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Medical Policy
Cochlear Implants
Effective Date: March 2007;
Revised: [09/07; 10/09; 10/11; 10/13; 10/15]
Subject: Cochlear Implants
Overview: Bilateral or unilateral cochlear implants are used in patients with hearing impairment caused by
severe loss of cochlear hair cells. The goal of cochlear implantation is to restore hearing by converting received
sounds into electrical impulses that stimulate the auditory nerve, thereby performing the function normally
performed by cochlear hair cells.
Policy and Coverage Criteria:
NOTE: Prior Authorization is not required
HPHC covers unilateral and bilateral Cochlear Implants that the PCP or attending provider determines are
medically necessary for members with prelingual or postlingual hearing loss.
Exclusions: N/A
Supporting Information:
1. Technology Assessment: Hearing depends on a series of mechanical and neural processes. Sound waves
captured by the outer ear produce vibrations, which the middle ear amplifies and transmits to the cochlea of the
inner ear, causing sensitive cochlear hair cells to vibrate. Cochlear hair cell vibration stimulates the auditory
nerve, thereby converting sound vibrations into nerve impulses, which travel along the auditory nerve pathway to
the auditory cortex of the brain, where they are interpreted as sound. While hearing loss may be related to
abnormalities in the sound conduction system of the outer and middle ear, most hearing deficits in newborns and
the elderly result from sensorineural abnormalities, particularly cochlear hair cell loss, which limits cochlear ability
to convert sound vibrations into nerve impulses. Cochlear hair cell loss may be caused by a variety of disorders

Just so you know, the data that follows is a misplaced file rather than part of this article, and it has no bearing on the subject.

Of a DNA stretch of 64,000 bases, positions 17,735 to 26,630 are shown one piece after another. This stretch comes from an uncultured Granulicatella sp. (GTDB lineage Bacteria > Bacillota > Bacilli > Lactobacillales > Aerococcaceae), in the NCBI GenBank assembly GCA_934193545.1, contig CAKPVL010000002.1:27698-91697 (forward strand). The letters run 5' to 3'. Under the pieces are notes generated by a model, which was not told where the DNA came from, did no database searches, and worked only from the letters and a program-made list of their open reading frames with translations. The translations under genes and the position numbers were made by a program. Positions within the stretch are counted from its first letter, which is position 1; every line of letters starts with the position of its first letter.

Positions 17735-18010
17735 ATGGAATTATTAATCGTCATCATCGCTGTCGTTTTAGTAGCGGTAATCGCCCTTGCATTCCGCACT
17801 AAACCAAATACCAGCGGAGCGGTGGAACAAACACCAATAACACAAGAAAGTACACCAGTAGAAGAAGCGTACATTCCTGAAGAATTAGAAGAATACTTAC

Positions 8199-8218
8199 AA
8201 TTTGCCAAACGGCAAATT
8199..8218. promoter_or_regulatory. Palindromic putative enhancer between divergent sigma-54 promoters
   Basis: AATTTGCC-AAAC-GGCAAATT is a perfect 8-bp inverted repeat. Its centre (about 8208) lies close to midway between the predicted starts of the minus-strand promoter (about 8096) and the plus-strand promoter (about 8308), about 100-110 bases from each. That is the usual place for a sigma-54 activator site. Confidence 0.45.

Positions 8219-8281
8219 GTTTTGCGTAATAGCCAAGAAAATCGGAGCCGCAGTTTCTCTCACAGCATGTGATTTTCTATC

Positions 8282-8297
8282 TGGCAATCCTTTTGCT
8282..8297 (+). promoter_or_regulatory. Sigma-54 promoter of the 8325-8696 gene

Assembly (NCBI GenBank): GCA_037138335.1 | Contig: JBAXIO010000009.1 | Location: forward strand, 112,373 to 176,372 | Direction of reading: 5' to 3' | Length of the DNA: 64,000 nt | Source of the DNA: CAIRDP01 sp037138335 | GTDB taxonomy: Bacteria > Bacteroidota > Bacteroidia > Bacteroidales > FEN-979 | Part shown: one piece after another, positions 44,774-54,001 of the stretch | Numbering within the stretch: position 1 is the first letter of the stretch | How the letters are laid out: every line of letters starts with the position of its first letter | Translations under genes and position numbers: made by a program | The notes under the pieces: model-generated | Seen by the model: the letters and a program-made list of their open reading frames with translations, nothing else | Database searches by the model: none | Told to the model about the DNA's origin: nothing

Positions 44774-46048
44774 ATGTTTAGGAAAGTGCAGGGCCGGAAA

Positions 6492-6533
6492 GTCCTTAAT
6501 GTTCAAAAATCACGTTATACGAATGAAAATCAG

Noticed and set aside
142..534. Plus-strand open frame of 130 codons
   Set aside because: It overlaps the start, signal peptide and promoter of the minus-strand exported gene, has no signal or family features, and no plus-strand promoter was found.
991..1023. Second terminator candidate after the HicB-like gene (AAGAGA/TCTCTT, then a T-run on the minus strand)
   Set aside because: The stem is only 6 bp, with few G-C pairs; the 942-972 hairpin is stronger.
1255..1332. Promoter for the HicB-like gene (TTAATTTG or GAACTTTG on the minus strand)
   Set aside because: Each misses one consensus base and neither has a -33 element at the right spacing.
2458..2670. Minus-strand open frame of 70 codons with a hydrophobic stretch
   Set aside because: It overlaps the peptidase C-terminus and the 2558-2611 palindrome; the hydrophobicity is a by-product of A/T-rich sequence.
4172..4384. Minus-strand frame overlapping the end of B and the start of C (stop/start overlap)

and mechanisms, and cannot be remedied by any known means. This type of hearing loss has typically been
treated with rehabilitation strategies involving hearing aids, vibrotactile aids, lip reading, and/or sign language, as
well as speech and language therapy. Of these techniques, all assist communication ability, but only hearing aids
can improve hearing. This is achieved by amplifying incoming sounds, which amplifies vibrations received by
remaining cochlear hair cells. However, amplification does not replace the function of lost cochlear hair cells and
often cannot provide adequate hearing in the case of severe cochlear hair cell loss. If neural elements that
transmit information from the cochlea to the auditory cortex remain intact and functional, it is possible to
stimulate auditory nerve impulses with a prosthetic cochlear implantation (CI) device. With CI, externally worn
components, including a microphone, a speech processor, and a transmitter, capture sounds from the
environment, transform sounds into electronic impulses, and send electronic impulses to an implanted